Published: 18:18, 01 November 2018
| Updated: 18:19, 01 November 2018
The suicide of a new mum who spoke of visions of her baby in the washing machine could not have been prevented, an inquest heard.
Rebecca Kruza, 39, from Folkestone was found hanged at her mother Lyn Richardson's home in Alkham last June.
After experiencing difficulties in conceiving, she he had been overjoyed when she and her partner Simon McPhee fell pregnant with a baby boy.
But the insurance underwriter experienced a traumatic 20-hour labour and then suffered difficulties in breastfeeding, thought to be due to the infant's tongue tie and colic.
She became sleep deprived and sought help, visiting her GP 12 times between March and May for depression and anxiety, before undergoing Cognitive Behavioural Therapy (CBT) and trialling various medications at different dosages.
But today, on the fourth day of her inquest at Sandwich Guildhall, area coroner for north east Kent Alan Blundson said the drugs she took had "minimal effect" of her condition.
Based on the extensive evidence he'd heard, he concluded that Ms Kruza had intended to take her life.
He said: "There was nothing that anybody could have reasonably done to prevent this tragic event."
Despite the verdict, her family still feel she was let down.
Jim Gladman, a solicitor in the clinical negligence department at Switalskis Solicitors who have been representing the family, gave the following statement on behalf of Rebecca’s mother Lyn Richardson and her sister Kathryn Kruza following the conclusion today:
“Our world fell apart on the day we lost Becky.
"She was a beautiful soul who loved life and had every reason to live. Her death was unexpected, shocking and tragically unnecessary.
“We know she was struggling with her mental health after having her baby but she was seeking help from various professionals. We feel that those professionals sadly let her down in her care by failing to liaise between themselves to safeguard Becky and her baby and to send vital referral documents in a timely manner or with urgency.
“Those failures have led to the loss of a much loved and needed daughter, sister, auntie, partner, mother and friend to many.
“Perinatal mother and baby services are in dire straits, and East Kent CCG is in special measures. Up until this year there were no mother and baby units in Kent, and now there are only four beds to serve a population of 1.5 million.
"This leaves mothers and babies struggling with perinatal conditions related to postnatal depression at the mercy of fragmented and inadequate treatment without safeguarding.
“We hoped that the findings of this inquest would help bring about change to see sufficient support given to women experiencing postnatal depression, so that this does not happen again to another mother and family.
“We welcome the coroner’s decision to make enquiries about the referral process to the mother and baby unit, the number of mother and baby unit places available in the area, and plans for increasing them.
“In our grief we, as a family, have anguished endlessly over what we might have done to save Becky.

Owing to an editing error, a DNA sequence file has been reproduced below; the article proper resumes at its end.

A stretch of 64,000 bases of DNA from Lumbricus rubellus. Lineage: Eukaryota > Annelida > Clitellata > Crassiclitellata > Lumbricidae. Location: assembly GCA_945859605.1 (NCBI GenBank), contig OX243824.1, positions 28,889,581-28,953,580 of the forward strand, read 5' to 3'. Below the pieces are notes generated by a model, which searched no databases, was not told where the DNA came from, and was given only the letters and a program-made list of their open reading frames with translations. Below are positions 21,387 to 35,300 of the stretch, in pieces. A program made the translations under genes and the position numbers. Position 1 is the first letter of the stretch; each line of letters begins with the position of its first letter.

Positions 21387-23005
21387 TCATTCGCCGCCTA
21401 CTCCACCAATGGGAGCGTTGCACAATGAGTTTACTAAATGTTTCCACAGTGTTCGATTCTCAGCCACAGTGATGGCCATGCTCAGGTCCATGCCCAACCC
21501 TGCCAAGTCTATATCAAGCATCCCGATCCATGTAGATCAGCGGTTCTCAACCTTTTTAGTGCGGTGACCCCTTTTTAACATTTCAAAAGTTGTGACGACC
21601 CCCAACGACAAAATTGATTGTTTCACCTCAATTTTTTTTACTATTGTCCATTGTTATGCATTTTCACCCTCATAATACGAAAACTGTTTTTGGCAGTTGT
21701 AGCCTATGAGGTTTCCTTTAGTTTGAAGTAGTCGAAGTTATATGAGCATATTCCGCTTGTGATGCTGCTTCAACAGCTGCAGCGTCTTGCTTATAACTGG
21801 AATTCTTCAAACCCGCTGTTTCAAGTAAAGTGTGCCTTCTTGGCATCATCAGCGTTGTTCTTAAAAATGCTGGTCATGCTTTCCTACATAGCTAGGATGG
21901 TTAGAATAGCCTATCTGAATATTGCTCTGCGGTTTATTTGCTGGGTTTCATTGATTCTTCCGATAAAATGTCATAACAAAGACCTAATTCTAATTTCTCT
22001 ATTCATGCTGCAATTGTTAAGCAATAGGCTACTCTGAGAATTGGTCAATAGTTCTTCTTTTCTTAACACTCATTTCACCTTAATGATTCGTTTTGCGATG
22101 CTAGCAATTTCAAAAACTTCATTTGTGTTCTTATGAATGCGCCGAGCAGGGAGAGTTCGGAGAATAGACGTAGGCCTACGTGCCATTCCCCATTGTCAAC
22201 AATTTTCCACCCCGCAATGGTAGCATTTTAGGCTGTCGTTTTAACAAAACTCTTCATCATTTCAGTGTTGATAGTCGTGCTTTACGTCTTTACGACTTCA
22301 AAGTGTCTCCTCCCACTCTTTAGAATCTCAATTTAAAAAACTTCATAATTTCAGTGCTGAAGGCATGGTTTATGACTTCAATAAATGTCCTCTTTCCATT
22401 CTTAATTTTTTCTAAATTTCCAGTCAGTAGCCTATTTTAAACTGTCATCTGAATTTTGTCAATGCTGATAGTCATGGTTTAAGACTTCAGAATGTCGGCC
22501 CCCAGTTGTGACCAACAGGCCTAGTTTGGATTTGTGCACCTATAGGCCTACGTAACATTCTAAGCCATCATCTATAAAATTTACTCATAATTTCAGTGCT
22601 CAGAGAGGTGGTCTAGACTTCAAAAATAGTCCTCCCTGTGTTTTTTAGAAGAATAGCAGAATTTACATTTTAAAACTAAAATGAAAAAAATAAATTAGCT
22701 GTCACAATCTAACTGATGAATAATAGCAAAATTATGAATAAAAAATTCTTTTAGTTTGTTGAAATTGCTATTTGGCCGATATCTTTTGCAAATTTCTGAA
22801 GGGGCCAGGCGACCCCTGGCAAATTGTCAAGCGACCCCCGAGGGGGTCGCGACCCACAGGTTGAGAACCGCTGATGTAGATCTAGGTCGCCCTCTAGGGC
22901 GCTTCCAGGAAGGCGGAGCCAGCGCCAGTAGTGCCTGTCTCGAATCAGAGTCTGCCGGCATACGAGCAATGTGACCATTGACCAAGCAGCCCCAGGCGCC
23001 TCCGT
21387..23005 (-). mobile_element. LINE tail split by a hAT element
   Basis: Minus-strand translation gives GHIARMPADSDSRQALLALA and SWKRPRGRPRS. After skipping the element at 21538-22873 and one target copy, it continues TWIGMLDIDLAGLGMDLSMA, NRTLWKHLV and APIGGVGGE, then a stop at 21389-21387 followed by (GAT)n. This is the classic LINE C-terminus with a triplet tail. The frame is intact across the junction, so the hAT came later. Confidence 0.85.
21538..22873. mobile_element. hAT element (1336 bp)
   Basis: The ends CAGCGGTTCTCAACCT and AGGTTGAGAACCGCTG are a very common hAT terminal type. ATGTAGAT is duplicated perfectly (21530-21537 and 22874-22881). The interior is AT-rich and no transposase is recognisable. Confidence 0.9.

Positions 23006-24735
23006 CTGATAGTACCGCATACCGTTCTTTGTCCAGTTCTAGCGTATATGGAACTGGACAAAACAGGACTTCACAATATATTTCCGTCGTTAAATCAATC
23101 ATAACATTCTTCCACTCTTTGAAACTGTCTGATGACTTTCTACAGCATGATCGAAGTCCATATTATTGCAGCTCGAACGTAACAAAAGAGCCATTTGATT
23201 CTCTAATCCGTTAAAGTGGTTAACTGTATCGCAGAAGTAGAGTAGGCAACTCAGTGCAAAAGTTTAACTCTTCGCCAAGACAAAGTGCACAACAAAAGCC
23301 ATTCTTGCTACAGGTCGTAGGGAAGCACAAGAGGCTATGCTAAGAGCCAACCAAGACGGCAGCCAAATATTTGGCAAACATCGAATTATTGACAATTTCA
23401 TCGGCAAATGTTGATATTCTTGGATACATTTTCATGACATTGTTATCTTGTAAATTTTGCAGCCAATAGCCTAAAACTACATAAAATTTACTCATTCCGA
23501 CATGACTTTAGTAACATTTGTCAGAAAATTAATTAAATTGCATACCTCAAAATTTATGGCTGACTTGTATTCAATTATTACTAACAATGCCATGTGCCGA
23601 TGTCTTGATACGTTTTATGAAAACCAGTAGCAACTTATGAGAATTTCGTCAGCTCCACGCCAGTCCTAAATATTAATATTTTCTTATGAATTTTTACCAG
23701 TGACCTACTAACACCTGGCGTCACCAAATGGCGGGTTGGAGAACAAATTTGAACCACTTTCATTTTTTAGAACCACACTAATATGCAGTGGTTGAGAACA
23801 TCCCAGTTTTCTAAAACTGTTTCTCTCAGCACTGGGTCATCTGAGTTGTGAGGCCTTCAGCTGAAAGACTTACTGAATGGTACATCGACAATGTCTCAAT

"We ask that those practitioners involved in her care now reflect on the events leading up to her death and consider how they would act in a similar situation in future.”
Miss Kruza had planned to spend the day with her seven-and-a-half month-old son at her mum 's home in Cleaveland Road, Alkham on the day she died.
The same evening they were due to attend a doctor's appointment to discuss Ms Kruza's medication.
Ms Richardson described her daughter behaviour that day as distracted, edgy, and quieter than usual.
But she put it down to her feelings of apprehension about the impending appointment.
Only two months before in April 2017, Ms Kruza told her mother that she was having dark thoughts. She also spoke of a vision of seeing the baby in a washing machine.
From May she had been attending CBT sessions and it was recorded that during the course of the treatment her symptoms of depression worsened to severe.
On June 16 she admitted to a doctor thoughts of being dead but had no intentions to take her life. She also told an acupuncturist that she "couldn't go on".
Dr Agnieszka Klimowicz, a private psychiatrist with The Priory Group had prescribed Ms Kruza the antidepressant Mirtazapine to help her sleep. The coroner noted the "disconnect" between the private sector and NHS professionals.
Key parts of the hearing focused on whether the new mum had been told she could reduce her medication's if she felt it wasn't having the desired effect.
Ms Kruza's family were particularly concerned by this as a side effect of Mirtazapine can increase suicidal ideation.
Dr Klimowicz told the hearing she had indeed issued the advice to reduce the dosage from 30mg to 15mg if she felt it necessary.
But this advise was not documented in her notes or letter, prompting the family’s advocate, Craig Carr to test her on her account. Mr Blusdon later concluded that Dr Klimowicz's evidence was "unreliable".
Dr Klimowicz also recommended that Ms Kruza was closely monitored by way of weekly appointments and ensured she had the numbers of the crisis team if she felt unsafe.
Nevertheless, Ms Kruza told her mum she was going for a nap, leaving her son in his grandmother's safe hands, and was later found hanged.
Mr Blunsdon said: "I'm satisfied that when Rebecca arrived at her mother's house on June 14, she had then or sometime around then worked out a plan that she would take her own life."
He said he would make enquiries about the referral process to the mother and baby unit, the number of mother and baby unit places available in the the county, and plans for increasing them.
For confidential support on an emotional issue, call Samaritans on 116 123 at any time.